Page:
Blood flow restriction to improve performance and injury recovery
Blood flow restriction or BFR has become popular in the last few years in the training and physical therapy field.
Hamstring injuries are one of the most common injuries in sports that involve sprinting or abrupt decelerations, as when kicking the football, because the muscle moves in an eccentric motion to stop the acceleration. In football, hamstring injuries have been shown to account for up to 37% of muscle injuries (Ekstrand, Hägglund, & Waldén, 2011). Therefore, determining risk factors associated with this injury is essential to design preventive strategies.
One of the factors associated with an increase in the risk of injury, is having low strength levels or significant muscle imbalance (for example, having a greater flexion strength rather than knee extension). In fact, the highest incidence of hamstring injuries has been shown to occur during the second half of a match, when the muscles are fatigued and generate lower strength levels. Thus, it is best to assess athletes’ hamstring strength after matches throughout the season to understand which athletes reach higher levels of fatigue and/or residual muscle damage, which could lead to a greater risk of injury.
Traditionally, the most accurate method for evaluating knee flexion strength (that is, of the hamstring muscle) has been by using complex dynamometers. However, in recent years, a very useful isometric strength test of the posterior chain, known as the McCall test, author of the first validation study of this test, has become more popular (McCall et al., 2015). In this test, the athlete lays down on his back and places his heel on a force plate (which may be placed high, giving the knee a greater degree of flexion, or closer to the ground with less knee flexion). From this position, the athlete will perform an isometric contraction, trying to extend the hip and flex the knee, thus activating the posterior chain, without lifting the hip off the ground (Figure 1).
The McCall test is used regularly at FC Barcelona and Gerard Carmona, member of the club’s Performance Area, says, “it is a very simple test, but it provides relevant information regarding post-match fatigue in football.” This test has been shown to be reliable and sensitive to change. For example, it can identify the acute strength reductions that occur after a football match, when injury risk is at is highest (McCall et al., 2015). The importance of this test comes from the fact that lower levels of isometric strength in the hamstring muscles have been shown to be associated with increased risk of injury in this area, particularly when there has been a previous injury (De Vos et al., 2014).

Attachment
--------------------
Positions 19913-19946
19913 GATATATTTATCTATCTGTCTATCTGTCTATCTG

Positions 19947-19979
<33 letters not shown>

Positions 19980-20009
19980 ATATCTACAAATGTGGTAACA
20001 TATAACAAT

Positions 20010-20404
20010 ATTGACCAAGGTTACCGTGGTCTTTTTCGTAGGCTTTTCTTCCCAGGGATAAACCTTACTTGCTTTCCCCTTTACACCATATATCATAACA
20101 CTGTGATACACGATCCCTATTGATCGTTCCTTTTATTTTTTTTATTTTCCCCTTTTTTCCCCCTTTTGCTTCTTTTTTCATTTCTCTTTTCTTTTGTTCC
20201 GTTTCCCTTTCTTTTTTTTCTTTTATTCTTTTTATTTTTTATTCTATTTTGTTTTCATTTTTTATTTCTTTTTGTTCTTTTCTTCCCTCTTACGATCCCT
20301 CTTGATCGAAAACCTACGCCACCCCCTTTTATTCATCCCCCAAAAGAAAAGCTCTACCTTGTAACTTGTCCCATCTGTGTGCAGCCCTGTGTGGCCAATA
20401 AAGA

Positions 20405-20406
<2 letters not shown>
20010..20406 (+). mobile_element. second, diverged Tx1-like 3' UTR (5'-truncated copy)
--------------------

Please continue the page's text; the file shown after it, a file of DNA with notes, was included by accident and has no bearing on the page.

It is important to highlight that, although the most accurate way to assess strength is through the use of strength platforms, the original version of the test (Schache, Crossley, Macindoe, Fahrner, & Pandy, 2011) proposed measuring strength by placing a sphygmomanometer under the heel (Figure 2), which allows the test to be completed even with limited resources. On the other hand, although the test has been validated when performed with the knee at either 90º or 30º (with 0º being complete extension), a recent study has shown that there is greater activation of the posterior chain with a lower degree of knee flexion (30º vs. 90º), possibly because the hamstring muscle is more elongated(Read, Turner, Clarke, Applebee, & Hughes, 2019). In fact, during a match, greater peak strengths in this muscle are recorded when the knee is more extended (for example, in the final phases of the movement when kicking a ball). Therefore, it may be more advisable to complete this test with less knee flexion, placing a strength platform on the ground as done at FC Barcelona.
In short, the McCall test can help us evaluate the isometric strength of the posterior chain in a simple, ongoing, and minimally fatiguing way. This assessment allows us to identify those athletes with higher post-match fatigue levels (and with a greater risk to suffer a hamstring injury), or to evaluate whether strength is optimally regained after an injury.
The Barça Innovation Hub team
De Vos, R. J., Reurink, G., Goudswaard, G. J., Moen, M. H., Weir, A., & Tol, J. L. (2014). Clinical findings just after return to play predict hamstring re-injury, but baseline MRI findings do not. British journal of sports medicine, 48(18), 1377–1384. https://doi.org/10.1136/bjsports-2014-093737
Ekstrand, J., Hägglund, M., & Waldén, M. (2011). Epidemiology of muscle injuries in professional football (soccer). American Journal of Sports Medicine, 39(6), 1226–1232. https://doi.org/10.1177/0363546510395879
McCall, A., Nedelec, M., Carling, C., Le Gall, F., Berthoin, S., & Dupont, G. (2015). Reliability and sensitivity of a simple isometric posterior lower limb muscle test in professional football players. Journal of Sports Sciences,33(12), 1298–1304. https://doi.org/10.1080/02640414.2015.1022579
Read, P. J., Turner, A. N., Clarke, R., Applebee, S., & Hughes, J. (2019). Knee Angle Affects Posterior Chain Muscle Activation During an Isometric Test Used in Soccer Players. Sports, 7(1), 13. https://doi.org/10.3390/sports7010013
Schache, A. G., Crossley, K. M., Macindoe, I. G., Fahrner, B. B., & Pandy, M. G. (2011). Can a clinical test of hamstring strength identify football players at risk of hamstring strain? Knee Surgery, Sports Traumatology, Arthroscopy,19(1), 38–41. https://doi.org/10.1007/s00167-010-1221-2
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